I'm hugely appreciative of getting seen yesterday but what about those who can't or won't do that. I wont be content till we get it right for them too.
In a week when we lost Kate Granger who did so much to raise awareness of compassion in care lets be reminded that the little things matter as much as the big things and that kindness too is a therapeutic tool.
Saturday, 23 July 2016
An appointment with the NHS.
You may not control life's circumstances, but getting to be the author of your life means getting to control what you do with them.”
― Atul Gawande,
I’m a health activist and I work as a coach and leadership consultant with a special focus on health and social care. I've been a nurse and health sector charity director and I have done all of this because I'm passionate about having the best health and care possible.
This year I've come through treatment for my third diagnosis with breast cancer and my care for that has been outstanding. Excellent clinical care combined with a compassionate team at all levels.
But that's not been enough as since my surgery I've been disabled by breathless which isn't related to the cancer or evidently to the surgery. And because of this I'm undiagnosed in a system that doesn't deal with this. Without a diagnosis you are lost in a system that doesn't connect and certainly doesn't see you as a whole person. I've been scanned and tested but still no answers. And all I have are verbal results so I have no ownership of my own information. This is the only part of my life where this happens. Finally a referral to a respiratory clinic was made in May. Well it was mentioned in a letter to my GP and copied to the clinic who didn't trigger a referral as I discovered several weeks later when I called concerned I'd heard nothing.
Finally an appointment came in when I called, so I planned a holiday I had had to cancel earlier in the year as I simply wasn't well enough. You see I know now to not dare to change an appointment. I'm self employed, an appointment on a day I'm working is loss of income and loss of trust in my reliability. But that counts for nothing in the appointments system. I knew to my cost this already when I changed a CT appointment and got a delay of another 6 weeks. I'm awaiting another CT as there was an issue that needs monitored and have tried to avert a problem of it arriving when I'm committed to something else, but that couldn't be done in advance I was told. So instead I have to wait and risk a delay all over again because I'm not expected to have a life beyond appointments.
So this week as I get excited about my holiday an appointment change arrives for the respiratory clinic and its when I'm holiday. I call up to explain and say I want the one I had, but that was cancelled as the consultant is off. With 10 days notice apparently. Now call me psychic but I'm suspecting its holidays. When I ran clinics as a nurse I had to book my holidays well in advance to avoid this very scenario. Is that so difficult here? So the first next appointment was the end of August on a day I have a full team event. I can't do it I said and was told in that case I had to go back in the system. My NO contained all my frustration and anger at this unnecessary treatment. Finally I got one the next day at the very end of August and an offer of a complaint form. I was also told my unhappiness would be noted so I await my appointment with a consultant already on the defensive. That bodes well doesn't it?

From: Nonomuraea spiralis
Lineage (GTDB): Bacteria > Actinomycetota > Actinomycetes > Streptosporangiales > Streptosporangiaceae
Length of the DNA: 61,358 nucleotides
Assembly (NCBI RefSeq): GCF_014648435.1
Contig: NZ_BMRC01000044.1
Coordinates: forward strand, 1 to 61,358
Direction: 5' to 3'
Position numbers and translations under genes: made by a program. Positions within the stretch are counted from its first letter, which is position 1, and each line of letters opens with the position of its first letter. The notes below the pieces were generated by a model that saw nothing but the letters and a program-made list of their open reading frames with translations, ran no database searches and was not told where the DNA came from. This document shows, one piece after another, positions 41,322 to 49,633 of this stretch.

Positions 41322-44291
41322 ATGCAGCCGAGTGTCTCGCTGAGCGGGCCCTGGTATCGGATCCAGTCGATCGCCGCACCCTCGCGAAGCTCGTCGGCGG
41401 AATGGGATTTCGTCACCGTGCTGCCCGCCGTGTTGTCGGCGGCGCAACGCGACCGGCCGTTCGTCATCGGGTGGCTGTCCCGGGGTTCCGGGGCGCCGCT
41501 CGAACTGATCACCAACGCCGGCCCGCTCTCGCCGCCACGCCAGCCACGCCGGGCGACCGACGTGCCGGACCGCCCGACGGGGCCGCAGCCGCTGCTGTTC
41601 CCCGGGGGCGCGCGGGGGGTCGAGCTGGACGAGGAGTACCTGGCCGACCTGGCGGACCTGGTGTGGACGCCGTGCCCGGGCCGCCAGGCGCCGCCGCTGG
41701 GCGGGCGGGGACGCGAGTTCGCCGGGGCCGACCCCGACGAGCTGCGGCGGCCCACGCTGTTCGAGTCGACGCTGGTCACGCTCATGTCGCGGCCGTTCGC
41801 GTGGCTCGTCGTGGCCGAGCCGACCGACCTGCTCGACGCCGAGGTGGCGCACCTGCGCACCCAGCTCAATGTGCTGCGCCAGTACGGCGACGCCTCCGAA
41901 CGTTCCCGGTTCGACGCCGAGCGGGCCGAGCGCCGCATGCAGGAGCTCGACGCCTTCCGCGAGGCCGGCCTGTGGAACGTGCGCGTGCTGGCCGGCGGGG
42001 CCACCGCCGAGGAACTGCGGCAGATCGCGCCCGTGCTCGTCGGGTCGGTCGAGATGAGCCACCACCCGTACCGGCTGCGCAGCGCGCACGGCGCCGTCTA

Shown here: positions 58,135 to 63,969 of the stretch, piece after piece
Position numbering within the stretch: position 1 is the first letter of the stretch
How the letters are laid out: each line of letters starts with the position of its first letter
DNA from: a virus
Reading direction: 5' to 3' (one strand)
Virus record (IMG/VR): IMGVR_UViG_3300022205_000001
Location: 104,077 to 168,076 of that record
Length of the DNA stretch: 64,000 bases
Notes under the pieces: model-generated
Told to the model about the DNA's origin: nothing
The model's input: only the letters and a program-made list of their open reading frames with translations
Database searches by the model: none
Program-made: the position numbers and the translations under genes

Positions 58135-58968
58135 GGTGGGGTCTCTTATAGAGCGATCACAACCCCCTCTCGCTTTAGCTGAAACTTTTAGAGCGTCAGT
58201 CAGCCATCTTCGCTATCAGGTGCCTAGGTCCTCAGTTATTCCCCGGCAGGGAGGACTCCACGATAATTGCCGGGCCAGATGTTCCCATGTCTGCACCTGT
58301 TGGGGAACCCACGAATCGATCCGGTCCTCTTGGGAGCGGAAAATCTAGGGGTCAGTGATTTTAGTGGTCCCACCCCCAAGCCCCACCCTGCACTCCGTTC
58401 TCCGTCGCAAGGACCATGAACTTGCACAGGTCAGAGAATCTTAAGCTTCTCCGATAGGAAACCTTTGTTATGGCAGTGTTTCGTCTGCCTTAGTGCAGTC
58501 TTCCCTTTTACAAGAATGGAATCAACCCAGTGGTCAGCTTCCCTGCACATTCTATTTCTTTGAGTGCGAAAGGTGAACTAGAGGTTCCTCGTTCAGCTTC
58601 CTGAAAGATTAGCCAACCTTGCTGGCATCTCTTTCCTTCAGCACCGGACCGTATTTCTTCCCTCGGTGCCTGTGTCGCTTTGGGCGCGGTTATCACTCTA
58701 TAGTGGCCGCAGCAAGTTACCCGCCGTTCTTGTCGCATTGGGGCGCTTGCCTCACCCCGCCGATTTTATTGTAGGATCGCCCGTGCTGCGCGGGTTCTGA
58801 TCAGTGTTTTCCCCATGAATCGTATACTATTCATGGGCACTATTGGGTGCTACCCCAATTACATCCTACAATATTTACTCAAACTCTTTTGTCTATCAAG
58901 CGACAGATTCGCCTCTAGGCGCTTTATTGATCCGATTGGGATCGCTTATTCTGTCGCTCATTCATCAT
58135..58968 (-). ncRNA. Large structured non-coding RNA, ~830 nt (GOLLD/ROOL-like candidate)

So I'm breathless since January and have an appointment for late August to find out the cause. Frankly this isn't good enough. And part of the cause of this is an appointment system that is inflexible and completely not person-centred. And the appointment staff who on have been at best inflexible and at worst unpleasant.
I know the clinic is busy but this behaviour is avoidable. There are many ways to reorganise appointment systems to make them more person-centred. And also if we are espousing a partnership approach, why don't I have my copies of all my results? I know I probably should have got pushier earlier but I didn't because I haven't been well enough. I needed my limited energy for more life enhancing things. And that will be the case for so many in this circumstance.
So hereare some links for those who are accountable for improving care.The evidence that this can be better; it can be improved with the will to do it.
And a reminder from me that no matter how good the staff are if the systems aren't person centred then the whole experience of care is affected and the quality of a persons life is seriously limited in the meantime. I'm hugely grateful for the superb care I have had, free at the point of need, but not only is the system letting people like me down but it is letting down the very people who are truly doing their best to plug those gaps. This can be changed with some imaginative thinking, some courageous leadership and frankly some humanity. If you want help to do this, I'm just the person to help. And now I'm on the case, I'm not going away.....
Thursday, 21 July 2016
Cornfields; Ayrshire a poem inspired by a painting by Barbara Rae on exhibit in the City Art Gallery Edinburgh. Thanks to Helen Boden for the stimulus and encouragement.
The ravens flight
breaks the horizon
the corn threatened
by the coming storm.
They soar like acrobats
caught by the wind
the performance as dramatic as the sky
no net for us they cry.
The ravens flight
breaks the horizon
the corn threatened
by the coming storm.
They soar like acrobats
caught by the wind
the performance as dramatic as the sky
no net for us they cry.